(Not the actual route, but close enough!)
I made the drive from DC to MA in record time on Friday (thank you, NYC traffic for actually cooperating for once!), and after catching up with family for a bit over dinner, I headed down to fellow runner Greg Stone's house to spend the night just 5 miles from the starting line of the race in Woods Hole. With the 4 a.m. start time, I was more than happy to take Greg up on the offer to crash at his place and not have to wake up any earlier to drive to the start. Greg has a tremendously impressive running resume to his credit (including 2:30 marathons!), but had never attempted a 100 before. Our plan was to head out together running 9s and see how the day unfolded.

After gathering with the other runners in the dark chill of the morning (temps in the 40s), we walked over to the starting line which happens to also be the official start line for the world-famous Falmouth Road Race. It was pretty cool to start the race there considering all of the legends who have raced/won that contest over the course of its 39-year history (Bill Rodgers, Alberto Salazar, Rod Dixon, and a whole bunch of Kenyans who have headed down to grab all the prize money in the past 20 years!).

A few ticks after 4:00 a.m., we were off and running. Greg and I settled in quite nicely on the first 10.5 miles on the Shining Sea bike trail. What makes the Cape Cod 100 course fun for racing is the mix of flat bike paths (about 38 miles in total spread out in 3 sections over the race) and the relentlessly hilly road sections in between. Sure, there are no mountains to climb, but starting around mile 30 on the Service Road, the roller coaster ride of 100-300 ft. ups and downs begins!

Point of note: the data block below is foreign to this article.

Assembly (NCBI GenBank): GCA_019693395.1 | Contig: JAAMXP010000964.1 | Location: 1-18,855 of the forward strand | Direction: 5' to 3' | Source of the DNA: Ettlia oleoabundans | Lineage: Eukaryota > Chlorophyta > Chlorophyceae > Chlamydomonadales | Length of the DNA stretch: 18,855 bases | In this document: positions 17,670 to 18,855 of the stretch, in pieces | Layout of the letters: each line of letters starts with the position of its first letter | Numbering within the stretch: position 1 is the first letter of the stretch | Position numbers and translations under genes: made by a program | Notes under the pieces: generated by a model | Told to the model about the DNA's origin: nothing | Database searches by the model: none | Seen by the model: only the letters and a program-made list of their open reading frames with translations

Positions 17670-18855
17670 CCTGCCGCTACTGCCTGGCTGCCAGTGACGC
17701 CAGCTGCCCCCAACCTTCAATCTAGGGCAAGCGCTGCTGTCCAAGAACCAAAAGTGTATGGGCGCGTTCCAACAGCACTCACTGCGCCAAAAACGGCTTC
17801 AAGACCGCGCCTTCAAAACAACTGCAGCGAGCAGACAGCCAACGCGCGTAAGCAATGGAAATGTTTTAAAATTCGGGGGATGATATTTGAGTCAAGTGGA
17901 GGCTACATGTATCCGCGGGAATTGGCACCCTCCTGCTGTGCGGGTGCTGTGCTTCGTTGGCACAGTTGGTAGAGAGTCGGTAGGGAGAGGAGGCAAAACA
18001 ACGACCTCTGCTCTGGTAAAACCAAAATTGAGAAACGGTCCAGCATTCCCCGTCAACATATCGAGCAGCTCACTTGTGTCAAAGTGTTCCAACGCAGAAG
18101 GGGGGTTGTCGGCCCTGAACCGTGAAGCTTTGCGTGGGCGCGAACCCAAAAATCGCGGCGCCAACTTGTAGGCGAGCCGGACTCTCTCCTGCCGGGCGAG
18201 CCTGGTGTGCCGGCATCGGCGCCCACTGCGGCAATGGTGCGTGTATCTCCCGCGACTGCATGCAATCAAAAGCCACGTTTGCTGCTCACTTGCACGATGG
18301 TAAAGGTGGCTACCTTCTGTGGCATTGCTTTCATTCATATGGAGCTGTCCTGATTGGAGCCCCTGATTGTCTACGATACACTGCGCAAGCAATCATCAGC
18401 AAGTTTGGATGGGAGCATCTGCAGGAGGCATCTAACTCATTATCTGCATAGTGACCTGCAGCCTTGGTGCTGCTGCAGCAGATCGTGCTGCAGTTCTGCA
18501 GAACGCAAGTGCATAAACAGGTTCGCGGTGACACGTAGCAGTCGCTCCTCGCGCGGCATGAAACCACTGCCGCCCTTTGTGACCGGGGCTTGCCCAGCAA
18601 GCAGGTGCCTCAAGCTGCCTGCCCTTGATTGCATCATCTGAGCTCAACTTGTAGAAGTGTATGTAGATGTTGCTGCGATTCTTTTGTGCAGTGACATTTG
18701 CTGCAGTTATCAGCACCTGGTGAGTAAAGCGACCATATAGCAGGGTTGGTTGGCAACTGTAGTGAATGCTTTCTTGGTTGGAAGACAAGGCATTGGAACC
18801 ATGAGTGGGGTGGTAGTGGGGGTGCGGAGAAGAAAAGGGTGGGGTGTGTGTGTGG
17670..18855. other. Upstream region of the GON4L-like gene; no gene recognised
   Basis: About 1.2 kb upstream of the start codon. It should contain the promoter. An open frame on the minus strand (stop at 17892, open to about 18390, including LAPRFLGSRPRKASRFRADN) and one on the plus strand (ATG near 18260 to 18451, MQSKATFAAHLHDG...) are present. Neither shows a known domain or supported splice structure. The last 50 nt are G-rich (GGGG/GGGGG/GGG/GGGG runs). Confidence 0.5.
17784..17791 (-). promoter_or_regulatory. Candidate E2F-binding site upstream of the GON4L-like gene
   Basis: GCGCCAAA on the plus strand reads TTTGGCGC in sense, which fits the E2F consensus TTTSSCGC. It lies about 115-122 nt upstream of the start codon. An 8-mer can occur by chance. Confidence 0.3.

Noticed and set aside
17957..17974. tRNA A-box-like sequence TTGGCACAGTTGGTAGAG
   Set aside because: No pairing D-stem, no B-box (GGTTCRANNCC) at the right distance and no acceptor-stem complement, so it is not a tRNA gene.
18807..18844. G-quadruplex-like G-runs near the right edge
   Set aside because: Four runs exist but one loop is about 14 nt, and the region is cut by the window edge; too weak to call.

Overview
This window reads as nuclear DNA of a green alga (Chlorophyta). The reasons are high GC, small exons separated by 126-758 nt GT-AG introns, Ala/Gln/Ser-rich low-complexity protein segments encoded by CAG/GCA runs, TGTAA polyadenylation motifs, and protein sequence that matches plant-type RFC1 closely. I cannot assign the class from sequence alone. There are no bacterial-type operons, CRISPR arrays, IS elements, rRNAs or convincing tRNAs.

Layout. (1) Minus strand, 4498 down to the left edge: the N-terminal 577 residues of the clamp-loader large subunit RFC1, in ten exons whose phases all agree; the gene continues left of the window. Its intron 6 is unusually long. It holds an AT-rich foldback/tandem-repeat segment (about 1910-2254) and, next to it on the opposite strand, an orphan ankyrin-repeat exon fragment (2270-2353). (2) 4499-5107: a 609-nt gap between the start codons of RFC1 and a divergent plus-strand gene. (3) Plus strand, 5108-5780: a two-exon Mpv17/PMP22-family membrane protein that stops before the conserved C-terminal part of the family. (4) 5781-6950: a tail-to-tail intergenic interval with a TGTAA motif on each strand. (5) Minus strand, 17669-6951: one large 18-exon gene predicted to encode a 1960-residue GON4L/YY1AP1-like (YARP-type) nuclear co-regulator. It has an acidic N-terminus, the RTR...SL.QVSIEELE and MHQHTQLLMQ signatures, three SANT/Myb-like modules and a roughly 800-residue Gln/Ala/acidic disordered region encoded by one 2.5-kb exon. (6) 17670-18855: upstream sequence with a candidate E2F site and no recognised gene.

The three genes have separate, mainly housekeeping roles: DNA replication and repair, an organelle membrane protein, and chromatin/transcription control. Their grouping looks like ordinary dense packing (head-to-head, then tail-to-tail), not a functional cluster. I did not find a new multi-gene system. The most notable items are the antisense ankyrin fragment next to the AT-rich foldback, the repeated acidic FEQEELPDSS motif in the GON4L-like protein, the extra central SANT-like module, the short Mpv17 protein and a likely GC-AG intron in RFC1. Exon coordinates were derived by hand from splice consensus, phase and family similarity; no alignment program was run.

After the first 10.5 miles of the race on the trail, and about another 10 on the winding roads, Greg and I hit the Canal bike path for 5+ miles of enjoyment. The 4 a.m. start time meant we missed the early morning views of the ocean and Martha's Vineyard along the previous trail, but it was definitely a treat to see the sun rise along the Canal.